The Long Night: Readings and Stories to Help You through Depression, is for those who are struggling with depression, or who love someone who is.
“A friend to sit next to you in the night, till the morning comes”
You’ve done what you can: You’ve seen your doctor, made an appointment with a therapist, picked up the prescription for the antidepressant and swallowed that first strange pill. But it can take four to eight weeks for the meds to start to work, and it might take two or more tries before you and your doctor find the ones that work best for you. When you’re in the midst of terrible depression, those weeks can feel like an eternity. You just want to feel better NOW. This book is for those who are in the long night of waiting. It does not promise healing or deliverance, it is not a guide to praying away the depression. It is just an attempt to sit next to you while you wait, to let you know that you are not alone, that this time will not last forever.
“I’ve been where you are”
Several years ago the depression and migraines I’d struggled with my whole life became suddenly worse. I would eventually get the diagnosis of dysthymia (a form of chronic depression), with major depressive episodes, in addition to chronic migraines. Always in the past I’d pushed through, maybe switched jobs, taken time off of school, or moved to a different city, always trying to pretend that my health issues weren’t that serious. By 2008 I couldn’t push anymore. My ministry job fell apart, my migraines became debilitating, and the depression became overwhelming. For ten months I could do nothing but lie in bed most of the day, limping every month or so to the neurologist and psychiatrist to report that the newest med wasn’t working, then crawling back in bed to deal with the side effects of the next one they prescribed. Worst of all, I had lost all felt-connection with God, and felt lost and abandoned by the One I loved the most.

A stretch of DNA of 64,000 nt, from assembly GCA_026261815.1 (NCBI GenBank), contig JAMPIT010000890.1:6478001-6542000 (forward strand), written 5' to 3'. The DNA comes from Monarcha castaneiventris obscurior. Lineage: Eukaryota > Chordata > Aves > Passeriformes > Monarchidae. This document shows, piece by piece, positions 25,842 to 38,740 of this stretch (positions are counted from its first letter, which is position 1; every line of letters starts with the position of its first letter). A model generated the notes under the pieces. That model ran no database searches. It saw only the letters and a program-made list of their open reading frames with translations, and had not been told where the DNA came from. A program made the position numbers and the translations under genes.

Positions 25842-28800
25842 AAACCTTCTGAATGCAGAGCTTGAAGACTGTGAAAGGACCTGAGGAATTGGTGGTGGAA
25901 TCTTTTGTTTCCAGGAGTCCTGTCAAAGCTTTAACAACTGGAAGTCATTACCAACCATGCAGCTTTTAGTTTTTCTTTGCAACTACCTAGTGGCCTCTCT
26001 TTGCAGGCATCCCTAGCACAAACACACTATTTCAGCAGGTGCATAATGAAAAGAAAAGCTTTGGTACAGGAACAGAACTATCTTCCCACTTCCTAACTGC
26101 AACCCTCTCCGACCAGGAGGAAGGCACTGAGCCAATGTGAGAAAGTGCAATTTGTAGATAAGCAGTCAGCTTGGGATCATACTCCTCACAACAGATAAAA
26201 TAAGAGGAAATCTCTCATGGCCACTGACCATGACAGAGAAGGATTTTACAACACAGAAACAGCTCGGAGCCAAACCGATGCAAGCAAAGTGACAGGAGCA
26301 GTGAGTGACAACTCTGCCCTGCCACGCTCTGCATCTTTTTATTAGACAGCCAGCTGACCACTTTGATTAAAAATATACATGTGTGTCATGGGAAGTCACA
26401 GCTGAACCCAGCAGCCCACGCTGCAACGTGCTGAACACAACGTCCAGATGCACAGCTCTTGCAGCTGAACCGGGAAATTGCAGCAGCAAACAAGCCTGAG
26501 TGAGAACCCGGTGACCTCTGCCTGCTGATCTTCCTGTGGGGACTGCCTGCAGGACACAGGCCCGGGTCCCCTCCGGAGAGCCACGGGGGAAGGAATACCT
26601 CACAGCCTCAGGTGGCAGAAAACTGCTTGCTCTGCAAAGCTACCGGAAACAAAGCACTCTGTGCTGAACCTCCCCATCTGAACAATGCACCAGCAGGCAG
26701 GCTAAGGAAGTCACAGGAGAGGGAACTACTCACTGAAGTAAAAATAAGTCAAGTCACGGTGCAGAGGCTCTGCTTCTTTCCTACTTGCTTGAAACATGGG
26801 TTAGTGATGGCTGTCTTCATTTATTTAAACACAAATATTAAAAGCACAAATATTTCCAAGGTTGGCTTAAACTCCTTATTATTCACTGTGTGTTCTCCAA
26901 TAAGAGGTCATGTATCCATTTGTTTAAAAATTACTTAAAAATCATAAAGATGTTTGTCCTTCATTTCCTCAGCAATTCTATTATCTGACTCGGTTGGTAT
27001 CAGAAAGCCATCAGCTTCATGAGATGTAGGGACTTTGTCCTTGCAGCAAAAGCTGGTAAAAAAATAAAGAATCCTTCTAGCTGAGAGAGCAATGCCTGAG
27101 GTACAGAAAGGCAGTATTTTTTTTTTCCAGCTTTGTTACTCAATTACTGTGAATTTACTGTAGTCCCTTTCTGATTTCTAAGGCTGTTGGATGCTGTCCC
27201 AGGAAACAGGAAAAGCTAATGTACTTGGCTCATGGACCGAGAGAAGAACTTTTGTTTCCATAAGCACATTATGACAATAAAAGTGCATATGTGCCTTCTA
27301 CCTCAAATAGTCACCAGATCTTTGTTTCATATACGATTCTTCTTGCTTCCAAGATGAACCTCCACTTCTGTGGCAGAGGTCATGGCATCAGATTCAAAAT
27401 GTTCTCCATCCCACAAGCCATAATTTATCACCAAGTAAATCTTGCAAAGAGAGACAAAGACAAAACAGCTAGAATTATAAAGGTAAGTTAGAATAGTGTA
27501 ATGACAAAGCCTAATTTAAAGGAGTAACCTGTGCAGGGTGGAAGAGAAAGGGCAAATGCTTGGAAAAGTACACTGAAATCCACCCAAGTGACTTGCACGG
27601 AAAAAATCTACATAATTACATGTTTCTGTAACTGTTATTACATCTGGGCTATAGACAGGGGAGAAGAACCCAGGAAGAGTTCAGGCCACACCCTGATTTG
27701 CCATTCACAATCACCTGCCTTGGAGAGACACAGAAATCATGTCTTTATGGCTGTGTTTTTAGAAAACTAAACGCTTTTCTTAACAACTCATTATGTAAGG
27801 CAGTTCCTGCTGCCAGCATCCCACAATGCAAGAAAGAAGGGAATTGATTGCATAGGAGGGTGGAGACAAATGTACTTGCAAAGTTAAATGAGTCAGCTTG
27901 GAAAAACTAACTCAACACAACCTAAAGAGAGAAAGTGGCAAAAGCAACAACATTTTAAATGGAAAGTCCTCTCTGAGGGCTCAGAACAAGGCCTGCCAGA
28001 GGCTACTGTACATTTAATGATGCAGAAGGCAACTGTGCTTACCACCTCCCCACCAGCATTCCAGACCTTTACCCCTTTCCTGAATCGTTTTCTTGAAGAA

It took over two years to find medications that worked, and several more to rebuild my health and my career. Most of my friends and family could not fully understand what I was going through, and I felt very alone during this time. But I had one friend who himself struggled with depression and other health issues, who walked alongside me and offered me passages from writers who had been through similar struggles. I clung to pieces of hope from authors such as Henri Nouwen, Madeleine L’Engle, George MacDonald, Bunmi Laditan, John of the Cross, and Thomas Merton.
Blessings for the Long Night: Poems and Meditations to Help You through Depression is a collection of poems and short prose pieces, building on the themes from The Long Night. I use the seasons autumn, winter, and spring, both as another metaphor for the long night of depression, and as the reality of nature, shifting seasons that we, as human beings are a part of and connected to.
My vision for The Long Night and Blessings for the Long Night is to walk alongside others who are going through depression, by sharing some of my own experience as well as excerpts from the authors who helped me. I want my readers to find in these books a friend who understands, supports, and advocates for them.
365 Days of Peace: Benedictions to End Your Day in Gentleness and Hope is a collection of the short poems/blessings I posted on Twitter, Facebook, and Instagram every evening for a year. From the back cover:
“By the end of the day we’re often exhausted, worn down by meeting other’s needs and our own, frustrated by things that happened today, and anxious about what’s going to happen tomorrow. In 365 Days of Peace, writer and theologian Jessica Kantrowitz offers a moment of peace for that transition into the evening. In each of these short benedictions, first posted on Twitter, Instagram, and Facebook, she identifies struggles common to us all yet specific enough that some readers have wondered if she was reading their journals. She then speaks peace over them and over us, offering blessings that are pastoral but also inclusive, accessible for people of any faith, or of none.
“Light a candle, make a cup of tea, and settle into the evening with this book, in gentleness, hope, and peace.”
Every morning is a chance to start again, with renewed energy and hope. But often we wake up still carrying the pain, stress, and exhaustion of the prior days, weeks, or even years. In Good Morning, Friends: Gentle Suggestions for the Start of Your Day, Jessica Kantrowitz offers us gentle words of re-centering, reframing, and release. Grab a cup of coffee and settle into the day with this book, in peace and hope.
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